In 2015, I graduated from WPI with a Bachelors in Mechanical Engineering with minors in Aerospace and Electrical Engineering. My undergraduate thesis was to design, prototype, and test a flapping-wing Micro-Aerial Vehicle.
I'm interested in multi-robot systems, swarm robotics, computer vision, machine learning (and its niche fields), and optimal control. My research is broadly in multi-robot systems: I'm developing a collective, decentralized decision-making algorithm in an anonymous swarm of robots that is robust to sensor noise and potential defecting agents whilst being constrained by memory and communication capabilities. I've also worked in autonomous vehicles through Udacity's self-driving car nanodegree program where I've implemented Computer Vision, Deep Learning, Sensor Fusion/Localization, and Control projects.
I am also collaborating on a DARPA-funded Warfighter Analytics project to research using the smartphone sensor suite to create biomarkers that can indicate the health of soldiers on the fly.
In my own time, I've designed machine learning projects such as speed prediction in a video stream, semantic segmentation , adversarial image generation, OpenAI gym, & Kaggle challenges as well.
My long-term interests are to tie together reinforcement learning with the control of multi-robot systems.
Udacity's Self-Driving Car Nanodegree
Ongoing.Completed Term One (Computer Vision & Deep Learning) and Term Two (Sensor Fusion, Localization, & Control).
Worked on multiple projects with a goal of implementation on Udacity's Carla (and possibly an RC-car). Implemented lane detection using color palette selection, Canny Edge detection, Region-of-interest determination, and Hough feature transform or color-edge thresholding, perspective transformation, line-fitting using sliding-window algorithm of a color-histogram and then second-order polynomial fitting, traffic sign classification based on custom neural networks (inspired by Lenet, Inception) on augmented German Traffic Sign Dataset,
Behavioral Cloning using NVIDIA's end-to-end network, vehicle detection and tracking on a dashboard camera using generated features and SVMs (improved by then implementing ensembles and YOLOv2 for real-time tracking).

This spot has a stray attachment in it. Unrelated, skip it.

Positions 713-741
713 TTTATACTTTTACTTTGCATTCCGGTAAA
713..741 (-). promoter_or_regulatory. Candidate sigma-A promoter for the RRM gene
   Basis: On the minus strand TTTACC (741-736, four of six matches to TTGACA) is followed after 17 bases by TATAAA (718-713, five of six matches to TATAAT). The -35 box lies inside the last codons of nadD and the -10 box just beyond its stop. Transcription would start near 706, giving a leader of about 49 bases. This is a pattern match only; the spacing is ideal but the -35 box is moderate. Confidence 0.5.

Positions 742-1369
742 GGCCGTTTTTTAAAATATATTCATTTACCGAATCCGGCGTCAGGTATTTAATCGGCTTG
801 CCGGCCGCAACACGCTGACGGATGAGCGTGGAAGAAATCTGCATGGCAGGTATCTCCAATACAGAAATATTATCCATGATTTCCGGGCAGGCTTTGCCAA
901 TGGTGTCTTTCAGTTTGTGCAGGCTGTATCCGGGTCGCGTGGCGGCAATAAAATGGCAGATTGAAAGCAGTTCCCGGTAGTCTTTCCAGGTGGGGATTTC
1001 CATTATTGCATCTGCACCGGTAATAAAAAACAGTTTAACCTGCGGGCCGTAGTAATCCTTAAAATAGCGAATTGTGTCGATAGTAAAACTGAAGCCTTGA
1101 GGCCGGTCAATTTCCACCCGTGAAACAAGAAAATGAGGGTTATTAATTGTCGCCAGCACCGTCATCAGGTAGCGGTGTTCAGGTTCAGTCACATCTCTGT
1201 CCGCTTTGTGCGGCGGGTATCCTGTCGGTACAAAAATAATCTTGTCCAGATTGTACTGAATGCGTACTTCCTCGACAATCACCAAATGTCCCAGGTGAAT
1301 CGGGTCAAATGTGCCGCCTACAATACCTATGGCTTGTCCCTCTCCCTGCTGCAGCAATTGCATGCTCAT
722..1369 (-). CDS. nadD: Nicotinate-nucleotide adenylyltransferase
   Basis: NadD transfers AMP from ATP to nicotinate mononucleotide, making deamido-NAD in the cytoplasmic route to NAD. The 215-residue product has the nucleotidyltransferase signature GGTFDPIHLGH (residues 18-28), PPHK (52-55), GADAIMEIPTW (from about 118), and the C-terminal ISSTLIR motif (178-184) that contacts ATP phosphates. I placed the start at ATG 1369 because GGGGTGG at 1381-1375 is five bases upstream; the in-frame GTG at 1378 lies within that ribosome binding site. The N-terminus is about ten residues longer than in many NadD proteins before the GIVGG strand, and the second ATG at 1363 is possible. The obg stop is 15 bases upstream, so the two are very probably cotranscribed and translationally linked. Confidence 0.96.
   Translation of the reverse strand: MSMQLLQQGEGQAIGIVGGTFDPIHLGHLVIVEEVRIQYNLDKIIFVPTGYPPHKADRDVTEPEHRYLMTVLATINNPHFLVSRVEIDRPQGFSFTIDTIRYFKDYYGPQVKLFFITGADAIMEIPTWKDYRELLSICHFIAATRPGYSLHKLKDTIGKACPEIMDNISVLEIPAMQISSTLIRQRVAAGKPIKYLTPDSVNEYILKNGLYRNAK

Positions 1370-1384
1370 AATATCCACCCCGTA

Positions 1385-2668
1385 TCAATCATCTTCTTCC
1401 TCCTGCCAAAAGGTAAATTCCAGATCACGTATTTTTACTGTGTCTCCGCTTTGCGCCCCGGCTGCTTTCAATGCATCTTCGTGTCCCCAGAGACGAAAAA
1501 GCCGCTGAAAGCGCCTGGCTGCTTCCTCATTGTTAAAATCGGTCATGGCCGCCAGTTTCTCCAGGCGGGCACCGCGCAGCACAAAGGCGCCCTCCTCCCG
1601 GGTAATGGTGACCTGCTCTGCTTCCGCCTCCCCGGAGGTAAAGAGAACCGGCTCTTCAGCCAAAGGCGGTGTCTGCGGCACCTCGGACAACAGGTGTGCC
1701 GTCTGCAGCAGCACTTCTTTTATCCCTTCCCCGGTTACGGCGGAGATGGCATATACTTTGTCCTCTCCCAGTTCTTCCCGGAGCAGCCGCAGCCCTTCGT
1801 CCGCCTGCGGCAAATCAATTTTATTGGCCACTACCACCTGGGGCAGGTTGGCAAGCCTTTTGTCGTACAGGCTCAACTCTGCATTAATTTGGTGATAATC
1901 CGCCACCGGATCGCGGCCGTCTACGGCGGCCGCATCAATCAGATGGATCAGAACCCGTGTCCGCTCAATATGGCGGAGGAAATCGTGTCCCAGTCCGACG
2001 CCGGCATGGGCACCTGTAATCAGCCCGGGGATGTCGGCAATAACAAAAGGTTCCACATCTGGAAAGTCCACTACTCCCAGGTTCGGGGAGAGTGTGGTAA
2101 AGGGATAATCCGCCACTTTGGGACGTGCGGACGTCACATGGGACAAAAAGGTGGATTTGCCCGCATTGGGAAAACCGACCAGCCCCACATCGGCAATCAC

Created a control scheme to win the Scaling chain of integrators domain using ROS & Python. The problem required a point robot to optimally reach randomly-generated goals and avoid obstacles in any dimension-space.
The solution used a traveling-salesman optimization to order goals, potential fields attracting to goals & repelling from obstacles, random walk to avoid unfortunately generated polytopes and logic to indicate unsolvable scenarios. A futher implementation was done by creating a bisimulation of the higher-order system with a
lower-order system (which while less accurate will make finding a solution simpler.)
Deep Reinforcement Learning implementation for a racing game.
Implemented Deep-Deterministic Policy Gradient to control a racing agent in an Outrun simulator with rewards given based on normalized velocity and penalties given to collisions and off-road travel. The issue with this simulator is stochasticity
(the agent can chose between different tracks at different points in the race) which meant significantly more training needed to be done, and the lack of proper sensors on the car (for positioning, proximity, wheel spin, orientation etc.) which meant that rewards couldn't be tuned as finely. This algorithm will be reimplemented
on another simulator such as Torcs.
Hardware implementations of collective motion and flocking in a Sparki swarm.
Worked on a setup using Sparki robots identified using Aruco tags and an overhead camera system. Implemented collective transport of
of a bulky object, warehouse sorting (sorting of boxes into respective goal regions), and flocking. Flocking was implemented by creating a virtual distance sensor (using the overhead system) that would
give local distances instead of a global distance. Each agent has feels a force (based on the Lennard-Jones potential relative to neighboring positions) and aims to maintain a similar velocity vector with other robots
to a goal location.
Haptic Feedback implemenation for the da Vinci surgical system.
Creation of a modular directional haptic feedback device that can augment the performance of a surgeon using the da Vinci research kit by providing sensory feedback in addition
to visual feedback. The haptic feedback worked by using asymmetric sinusoidal ascillations producing an apparent shearing sensation implemented using resonating actuators using PSM joint commands in a ROS simulation environment. The goal
was to make tasks like suturing much easier. An unanticipated side-effect of the setup was while directionality could originally be sensed, after a few minutes of constant vibration, the brain tunes out the sense of direction.
Compressible Fluid Mechanics
Design and implementation of a Transonic wind tunnel.
Creation of a transonic wind tunnel to test air speeds betweem M=0.3 to M=0.9 and involved sizing calculations for the throat, Solidworks modeling of the system, with proper tolerancing before machining could occur.
Artificial Intelligence Grader - Fall 2018 Instructor: Professor Dmitry Korkin
Introduction to Communication & Networks Graduate Tutor - Spring 2018 Instructor: Professor Alexander Wyglinski
Analysis of Probabilistic Signals and Systems Graduate Tutor - Fall 2017 Instructor: Professor James Matthews
Principles of Communication Systems Senior Tutor - Fall 2017 Instructor: Professor Alexander Wyglinski
Optimal Control Grader - Spring 2017 Instructor: Professor Raghvendra Cowlagi
PyTorch Scholarship Challenge from Facebook
ICRA 2016 FMR Scaling Chain of Integrators Winning team
WPI International Scholarship & Dean's List
Charles O. Thompson Scholar
Tau Beta Pi (Engineering Honor Society)
Edexcel Challenge Trophy & Best Academic Results 2011